Nalinta “Pui” Kittiwan, responsible designer for Southern Breeze performances says, “I have worked as a culture actress for 9 years, and I have traveled to various countries to promote Thailand’s tourism destinations. I therefore think that I will be able to apply my experience and knowledge to help the situation in the South, by setting up this project. I’m now in the process of persuading other cultural actors and actresses who are interested in this project, without charging any fee. Ben Svasti, who supports this project, has made arrangements in London to facilitate our performances there to promote Thailand and the southern region.”

The problem is not the lack of cash donations, as Thai and international donors have been most generous. What is really hurting them most now is the lack of tourists and other visitors who used to be the mainstay of their day to day livelihoods. Southern Breeze realized that no recovery from the tsunami was possible unless they could help to restore the faith and confidence of tourists and the international community and convince them to visit Thailand again.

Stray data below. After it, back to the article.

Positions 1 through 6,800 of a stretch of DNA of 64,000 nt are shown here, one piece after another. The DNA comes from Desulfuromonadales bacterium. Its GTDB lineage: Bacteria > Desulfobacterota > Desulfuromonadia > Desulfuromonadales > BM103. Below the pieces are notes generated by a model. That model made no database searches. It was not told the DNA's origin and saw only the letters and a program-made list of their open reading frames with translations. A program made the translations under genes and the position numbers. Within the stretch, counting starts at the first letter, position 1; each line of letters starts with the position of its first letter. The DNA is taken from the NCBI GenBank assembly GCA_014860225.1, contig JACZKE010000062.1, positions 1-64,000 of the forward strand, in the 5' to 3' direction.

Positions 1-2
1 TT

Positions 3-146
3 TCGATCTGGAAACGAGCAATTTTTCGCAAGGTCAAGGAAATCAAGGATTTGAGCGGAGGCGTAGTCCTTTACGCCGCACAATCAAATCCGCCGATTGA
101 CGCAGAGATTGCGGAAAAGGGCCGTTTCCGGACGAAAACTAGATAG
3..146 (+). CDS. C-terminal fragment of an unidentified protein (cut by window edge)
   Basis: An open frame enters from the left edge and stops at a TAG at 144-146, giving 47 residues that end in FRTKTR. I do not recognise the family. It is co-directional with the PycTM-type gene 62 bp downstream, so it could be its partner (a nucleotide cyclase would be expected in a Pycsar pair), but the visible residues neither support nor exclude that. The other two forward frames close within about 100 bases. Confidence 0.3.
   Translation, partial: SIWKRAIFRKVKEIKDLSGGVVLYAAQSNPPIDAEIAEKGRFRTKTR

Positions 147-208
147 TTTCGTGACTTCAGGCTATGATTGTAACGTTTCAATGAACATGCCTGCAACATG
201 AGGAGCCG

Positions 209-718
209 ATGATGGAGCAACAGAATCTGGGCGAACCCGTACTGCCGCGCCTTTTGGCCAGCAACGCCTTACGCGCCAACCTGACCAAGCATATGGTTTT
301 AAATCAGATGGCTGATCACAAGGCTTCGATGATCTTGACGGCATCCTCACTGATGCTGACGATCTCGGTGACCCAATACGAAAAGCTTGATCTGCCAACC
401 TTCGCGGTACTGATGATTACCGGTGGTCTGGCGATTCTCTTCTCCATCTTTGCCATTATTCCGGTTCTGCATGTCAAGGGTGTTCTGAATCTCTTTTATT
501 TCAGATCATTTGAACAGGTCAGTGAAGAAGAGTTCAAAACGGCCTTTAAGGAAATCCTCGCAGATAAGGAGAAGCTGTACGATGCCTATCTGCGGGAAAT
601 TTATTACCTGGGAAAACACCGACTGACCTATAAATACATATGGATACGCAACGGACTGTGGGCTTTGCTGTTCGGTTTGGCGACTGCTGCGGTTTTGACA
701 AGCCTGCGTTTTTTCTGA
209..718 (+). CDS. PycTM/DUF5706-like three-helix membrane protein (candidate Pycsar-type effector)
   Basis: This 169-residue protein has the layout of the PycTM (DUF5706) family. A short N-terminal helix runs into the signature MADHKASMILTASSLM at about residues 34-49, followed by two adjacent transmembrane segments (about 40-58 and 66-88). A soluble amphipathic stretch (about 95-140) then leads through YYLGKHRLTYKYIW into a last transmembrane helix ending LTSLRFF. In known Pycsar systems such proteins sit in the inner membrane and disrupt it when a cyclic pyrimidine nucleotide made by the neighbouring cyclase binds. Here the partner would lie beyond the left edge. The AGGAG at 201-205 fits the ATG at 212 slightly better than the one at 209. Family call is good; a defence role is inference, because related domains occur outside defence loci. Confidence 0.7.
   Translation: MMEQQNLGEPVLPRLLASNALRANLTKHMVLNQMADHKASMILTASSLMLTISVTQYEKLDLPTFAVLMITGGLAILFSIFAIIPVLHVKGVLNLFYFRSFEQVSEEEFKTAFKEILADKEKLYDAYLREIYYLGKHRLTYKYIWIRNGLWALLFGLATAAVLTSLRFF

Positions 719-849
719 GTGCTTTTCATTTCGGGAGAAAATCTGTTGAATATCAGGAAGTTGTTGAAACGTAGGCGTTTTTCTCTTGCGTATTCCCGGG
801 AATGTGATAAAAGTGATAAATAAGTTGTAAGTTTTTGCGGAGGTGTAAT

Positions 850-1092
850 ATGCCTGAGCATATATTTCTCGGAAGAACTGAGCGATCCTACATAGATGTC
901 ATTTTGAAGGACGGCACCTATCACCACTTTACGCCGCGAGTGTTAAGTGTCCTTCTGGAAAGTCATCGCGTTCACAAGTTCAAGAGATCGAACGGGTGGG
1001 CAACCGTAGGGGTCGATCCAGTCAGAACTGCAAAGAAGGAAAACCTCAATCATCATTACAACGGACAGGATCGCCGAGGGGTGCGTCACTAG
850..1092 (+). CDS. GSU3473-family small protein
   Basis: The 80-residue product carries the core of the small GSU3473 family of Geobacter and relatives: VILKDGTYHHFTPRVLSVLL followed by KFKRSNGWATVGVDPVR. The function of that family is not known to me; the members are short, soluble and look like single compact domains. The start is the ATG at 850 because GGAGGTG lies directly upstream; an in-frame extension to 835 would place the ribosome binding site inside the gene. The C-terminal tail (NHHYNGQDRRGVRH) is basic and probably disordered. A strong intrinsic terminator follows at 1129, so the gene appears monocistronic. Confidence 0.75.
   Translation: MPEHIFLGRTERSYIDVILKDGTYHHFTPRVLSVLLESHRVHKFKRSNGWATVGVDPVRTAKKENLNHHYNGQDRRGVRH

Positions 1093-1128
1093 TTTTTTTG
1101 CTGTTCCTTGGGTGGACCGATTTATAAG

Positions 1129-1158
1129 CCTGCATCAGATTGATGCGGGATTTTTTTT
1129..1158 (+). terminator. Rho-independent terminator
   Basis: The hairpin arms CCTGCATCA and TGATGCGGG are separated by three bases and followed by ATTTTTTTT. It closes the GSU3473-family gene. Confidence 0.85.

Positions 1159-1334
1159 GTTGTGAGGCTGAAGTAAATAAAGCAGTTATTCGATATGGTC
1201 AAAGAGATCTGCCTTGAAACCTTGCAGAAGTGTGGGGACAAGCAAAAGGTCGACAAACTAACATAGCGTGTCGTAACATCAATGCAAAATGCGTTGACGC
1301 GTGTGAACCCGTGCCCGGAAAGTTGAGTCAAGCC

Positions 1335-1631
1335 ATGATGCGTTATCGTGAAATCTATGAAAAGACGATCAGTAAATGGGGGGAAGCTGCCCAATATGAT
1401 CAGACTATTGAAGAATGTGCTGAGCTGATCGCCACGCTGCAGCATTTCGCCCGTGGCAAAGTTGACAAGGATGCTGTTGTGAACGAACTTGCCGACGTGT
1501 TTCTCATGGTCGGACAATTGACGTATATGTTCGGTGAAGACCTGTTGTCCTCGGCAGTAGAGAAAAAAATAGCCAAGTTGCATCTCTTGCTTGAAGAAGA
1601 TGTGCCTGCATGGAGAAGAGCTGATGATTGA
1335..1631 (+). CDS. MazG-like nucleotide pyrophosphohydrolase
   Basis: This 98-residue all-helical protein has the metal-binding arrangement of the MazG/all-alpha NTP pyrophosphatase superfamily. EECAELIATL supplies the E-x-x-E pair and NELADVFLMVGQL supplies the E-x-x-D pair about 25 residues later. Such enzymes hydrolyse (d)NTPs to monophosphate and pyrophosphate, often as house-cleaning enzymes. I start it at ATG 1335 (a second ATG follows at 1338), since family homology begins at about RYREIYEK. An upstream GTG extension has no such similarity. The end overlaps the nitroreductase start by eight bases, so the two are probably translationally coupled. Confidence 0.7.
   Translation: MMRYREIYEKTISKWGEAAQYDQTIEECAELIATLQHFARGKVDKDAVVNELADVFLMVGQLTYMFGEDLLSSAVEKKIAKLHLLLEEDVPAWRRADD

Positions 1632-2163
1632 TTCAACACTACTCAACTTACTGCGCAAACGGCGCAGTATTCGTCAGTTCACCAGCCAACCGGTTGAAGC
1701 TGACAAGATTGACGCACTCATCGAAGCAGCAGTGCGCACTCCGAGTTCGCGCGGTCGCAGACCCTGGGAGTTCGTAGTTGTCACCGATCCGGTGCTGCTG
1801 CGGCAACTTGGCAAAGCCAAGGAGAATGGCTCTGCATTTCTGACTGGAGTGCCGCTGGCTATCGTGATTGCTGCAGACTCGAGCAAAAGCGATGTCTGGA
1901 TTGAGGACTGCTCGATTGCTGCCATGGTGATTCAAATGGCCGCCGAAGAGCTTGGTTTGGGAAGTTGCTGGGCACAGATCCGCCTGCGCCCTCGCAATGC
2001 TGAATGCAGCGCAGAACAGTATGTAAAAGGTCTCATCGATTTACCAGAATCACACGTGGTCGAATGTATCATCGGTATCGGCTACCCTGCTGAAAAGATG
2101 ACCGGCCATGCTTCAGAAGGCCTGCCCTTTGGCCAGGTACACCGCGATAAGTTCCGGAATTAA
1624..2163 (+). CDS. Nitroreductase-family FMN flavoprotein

Secondly, and despite the fact that tourism has undoubtedly brought benefits to the overall economy, there is one area where tourism has brought a negative image to Thailand, and that is the sex trafficking of women and children. The artistes want to combat sex tourism and promote a positive image of Thai women such as emphasizing the role of modern Thai women as leaders, social advocates and artists. They will also contribute any profits from their performances to charities such as the Mudita Trust, striving to prevent child prostitution by providing educational assistance to underprivileged, vulnerable children, and TRAFCORD who rescue women and children from sex slavery.

The dances they perform are Contemporary Thai Folk dance in style although they also perform dances from all regions of Thailand as well as from neighboring countries. They have created new dances for Southern Breeze which combine the grace and beauty of traditional Thai dance with a modern and exciting flavor. Models in the group will be arranging fashion shows to highlight Thailand’s exciting fashion scene. Through the grace of Thai dance, the beauty of Thai costume and their professional presentations on tourism subjects, they are confident they will project a new image of Thai women.

They decided to organize a Thai Tourism Road Show to travel to countries, such as the UK, Scotland, Germany and Holland (so far), all major source countries for tourism to Thailand, in order to convince and charm them that it was safe to visit Thailand and enjoy the many natural cultural attractions it had to offer.